A weekly essay on better writing. With jokes. VIEW ONLINE | FORWARD
Mike Long | Writer, Speechwriter, and Speaker Logo
Get Mike's tips in your inbox. Subscribe today!
Share these tips!

Michael Long is a speaker, writer, and educator.

To discuss hiring Mike for your project, email him.


Share these tips!

Listening Is Hard!

That's what the audience is up against. Here's how to help them.

A few years ago, a speechwriter friend of mine shared an observation that I have never forgotten: Listening is hard.

When you’re in the audience for a speech, your job is to think about what you’re hearing, to separate what’s valuable from what’s not, to calculate how the speaker’s self-interest affects what you're hearing, to identify what you're supposed to do with this information, then to decide whether or not to do it.

Phew! Who knew listening to a speech was so demanding? 


It’s hard to fight distraction, to avoid stealing a glance at your phone, to not whisper that snarky remark to your friend, to let go of the work back at your desk. Then there’s the perpetual put-on-a-happy-face challenge: you have to look interested even if you're not.

I was on the phone not long ago with two people who had attended my speechwriting seminar. (Invite me to deliver a seminar for your office, virtually or in person.) We debated what the most useful single piece of advice might be for any writer, anytime. You can guess my nominee.

I said, “Always keep in mind that listening is hard. Human beings naturally seek distraction. We want relief from the hard work of sustained focus, and we can focus for only so long before we will take a break whether we can afford to or not."

"It’s the writer’s job to plan for that," I said. "Make your material so compelling, so well structured, and so accessible that the audience can’t help but stay tuned.”


Making the audience’s job easier makes the writer’s job harder, but that’s part of the bargain. It’s the clever writers who get the work, get the raises, get the praise -- and who get the job done. The good news is it’s a skill you can cultivate. I may teach those skills, but, like you, I work to reinforce those skills every day.
Write with the audience’s in-the-moment feelings in mind. Ask yourself: will this make them more interested, or less?

Don’t kid yourself that some sentence can skip the test. You may think you've written a "necessary interstitial" that carries the audience to the next point, and perhaps you have.

But the test still matters. Assume everything you write makes people less interested unless you've made sure it does the opposite.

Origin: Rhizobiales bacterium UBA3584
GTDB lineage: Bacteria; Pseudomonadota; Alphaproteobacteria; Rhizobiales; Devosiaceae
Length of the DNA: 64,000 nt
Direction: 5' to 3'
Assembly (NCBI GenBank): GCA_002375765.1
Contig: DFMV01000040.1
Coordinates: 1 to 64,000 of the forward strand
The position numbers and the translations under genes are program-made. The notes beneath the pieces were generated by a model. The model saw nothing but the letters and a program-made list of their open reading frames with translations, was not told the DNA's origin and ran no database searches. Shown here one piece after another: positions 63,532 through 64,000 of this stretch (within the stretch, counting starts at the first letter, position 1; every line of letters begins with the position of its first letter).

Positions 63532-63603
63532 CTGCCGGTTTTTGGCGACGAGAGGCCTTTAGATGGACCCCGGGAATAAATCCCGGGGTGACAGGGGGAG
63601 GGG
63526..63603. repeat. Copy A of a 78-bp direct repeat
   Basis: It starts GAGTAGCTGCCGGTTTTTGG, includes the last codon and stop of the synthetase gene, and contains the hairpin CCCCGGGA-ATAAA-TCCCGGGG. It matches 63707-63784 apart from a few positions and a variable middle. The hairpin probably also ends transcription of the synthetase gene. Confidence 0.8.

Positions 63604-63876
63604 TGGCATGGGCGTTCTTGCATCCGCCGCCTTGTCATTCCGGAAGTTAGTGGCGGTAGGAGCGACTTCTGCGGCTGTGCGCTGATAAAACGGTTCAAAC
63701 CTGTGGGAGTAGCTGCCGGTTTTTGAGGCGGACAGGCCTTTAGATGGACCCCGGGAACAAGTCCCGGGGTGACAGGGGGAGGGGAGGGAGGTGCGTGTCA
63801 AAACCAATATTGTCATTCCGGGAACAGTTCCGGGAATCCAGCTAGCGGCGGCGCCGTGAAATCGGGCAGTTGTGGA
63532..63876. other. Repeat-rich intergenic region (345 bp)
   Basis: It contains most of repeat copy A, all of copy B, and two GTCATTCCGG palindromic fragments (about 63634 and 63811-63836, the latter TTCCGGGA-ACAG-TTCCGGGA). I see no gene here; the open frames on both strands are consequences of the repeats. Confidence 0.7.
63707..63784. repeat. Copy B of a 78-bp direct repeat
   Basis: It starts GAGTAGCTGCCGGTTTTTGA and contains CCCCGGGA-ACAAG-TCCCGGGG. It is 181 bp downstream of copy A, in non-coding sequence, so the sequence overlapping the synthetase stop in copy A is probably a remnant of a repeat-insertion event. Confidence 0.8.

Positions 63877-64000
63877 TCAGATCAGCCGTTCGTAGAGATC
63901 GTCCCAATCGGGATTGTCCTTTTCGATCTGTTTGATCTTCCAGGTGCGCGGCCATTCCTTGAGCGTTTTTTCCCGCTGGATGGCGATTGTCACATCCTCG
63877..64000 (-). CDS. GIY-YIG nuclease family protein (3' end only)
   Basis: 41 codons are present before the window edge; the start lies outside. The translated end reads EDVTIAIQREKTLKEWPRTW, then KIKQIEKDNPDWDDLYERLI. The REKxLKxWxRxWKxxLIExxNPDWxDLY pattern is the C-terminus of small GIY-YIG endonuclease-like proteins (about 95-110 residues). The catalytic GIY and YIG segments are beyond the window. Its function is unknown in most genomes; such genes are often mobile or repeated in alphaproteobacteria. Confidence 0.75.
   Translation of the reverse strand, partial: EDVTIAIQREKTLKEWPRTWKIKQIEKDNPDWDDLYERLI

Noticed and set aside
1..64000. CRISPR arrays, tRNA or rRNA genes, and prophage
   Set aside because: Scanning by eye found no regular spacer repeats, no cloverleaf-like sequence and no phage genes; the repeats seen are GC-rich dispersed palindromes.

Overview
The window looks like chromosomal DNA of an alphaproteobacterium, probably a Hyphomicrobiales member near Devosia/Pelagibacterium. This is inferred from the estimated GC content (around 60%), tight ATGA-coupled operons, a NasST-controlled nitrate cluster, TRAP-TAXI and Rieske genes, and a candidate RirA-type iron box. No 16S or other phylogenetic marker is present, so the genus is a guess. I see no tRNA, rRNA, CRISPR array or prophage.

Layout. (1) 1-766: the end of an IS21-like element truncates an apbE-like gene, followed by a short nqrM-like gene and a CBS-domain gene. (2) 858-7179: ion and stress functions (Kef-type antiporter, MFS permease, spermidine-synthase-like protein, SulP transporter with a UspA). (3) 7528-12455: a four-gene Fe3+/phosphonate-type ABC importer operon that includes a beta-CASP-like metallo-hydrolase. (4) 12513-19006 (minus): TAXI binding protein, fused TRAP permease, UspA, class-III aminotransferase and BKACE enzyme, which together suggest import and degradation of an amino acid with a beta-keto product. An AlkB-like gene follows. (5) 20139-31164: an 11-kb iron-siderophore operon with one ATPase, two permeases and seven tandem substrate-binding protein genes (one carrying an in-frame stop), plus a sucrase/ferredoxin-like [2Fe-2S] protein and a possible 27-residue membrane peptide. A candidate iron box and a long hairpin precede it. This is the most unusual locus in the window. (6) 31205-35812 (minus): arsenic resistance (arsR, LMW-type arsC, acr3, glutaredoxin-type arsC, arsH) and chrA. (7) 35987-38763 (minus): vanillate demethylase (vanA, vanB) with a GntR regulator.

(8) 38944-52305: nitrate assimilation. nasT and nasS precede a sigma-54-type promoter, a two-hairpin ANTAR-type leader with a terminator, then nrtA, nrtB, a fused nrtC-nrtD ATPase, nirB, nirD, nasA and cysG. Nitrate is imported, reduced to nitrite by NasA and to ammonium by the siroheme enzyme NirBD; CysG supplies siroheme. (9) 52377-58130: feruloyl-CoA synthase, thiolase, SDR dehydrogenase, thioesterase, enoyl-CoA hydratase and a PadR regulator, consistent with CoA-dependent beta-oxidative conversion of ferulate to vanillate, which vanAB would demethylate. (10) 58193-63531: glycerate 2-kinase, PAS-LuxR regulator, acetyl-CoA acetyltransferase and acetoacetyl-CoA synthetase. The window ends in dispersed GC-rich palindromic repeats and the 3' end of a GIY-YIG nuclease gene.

You’re either pulling them along or you’re not. There's no third way, no pause, and no pass.

For a library of snackable video tips --
plus Q&A with Mike anytime --
join The Magic Show.
Clilck here for a bonus offer.

Every sentence has to deliver value in the form of intriguing fact, persuasion, conflict, validation, fight-picking, sound, rhythm, request, admonition, argument, humor, drama, fear, or any of dozens of other options.

If you imagine that your audience is so serious or your topic so important that you don't have to make an effort to keep their attention, you've already lost. At some point in every narrative journey, members of the audience will revert to being reactive human beings in need of at least a nugget of amusement.

Your job as a writer is to act on that truth. "It's important" won't keep them listening or reading. We are creatures of feeling far more than fact. As I often say, write as if your readers don’t care.

Then make them care with every line.

Mike's Calendar
Topic Organization Date Location
Speechwriting for Military Writers and Others Georgetown University Aug 26-28 Online 
Register by clicking here.
Creative Writing Georgetown University Sep 23 - Oct 28 (weekly) Online 
Register by clicking here.
Speechwriting: The Method & The Art Professional Speechwriters Association Sep 29 -
Oct 2
Register by clicking here.
PR Writing Series Trade Association October 1 Washington, DC
PR Writing Series Trade Association October 8 Washington, DC
PR Writing Series Trade Association October 14 Washington, DC
Emcee for Marketing Convention Private Nov 4 Washington, DC
European Festival of Political Rhetoric European Speechwriters Network Nov 6-27 Online
Registration TK

Click here to share this newsletter.

Hire me to teach, speak, or write. I'm at Mike@MikeLongOnline.com.

© 2020 Mike Long. All rights reserved.
Burke, VA  22015
You're getting this email because you opted in online. If you don't want to get it anymore, just click on the unsubscribe link and you're outa here!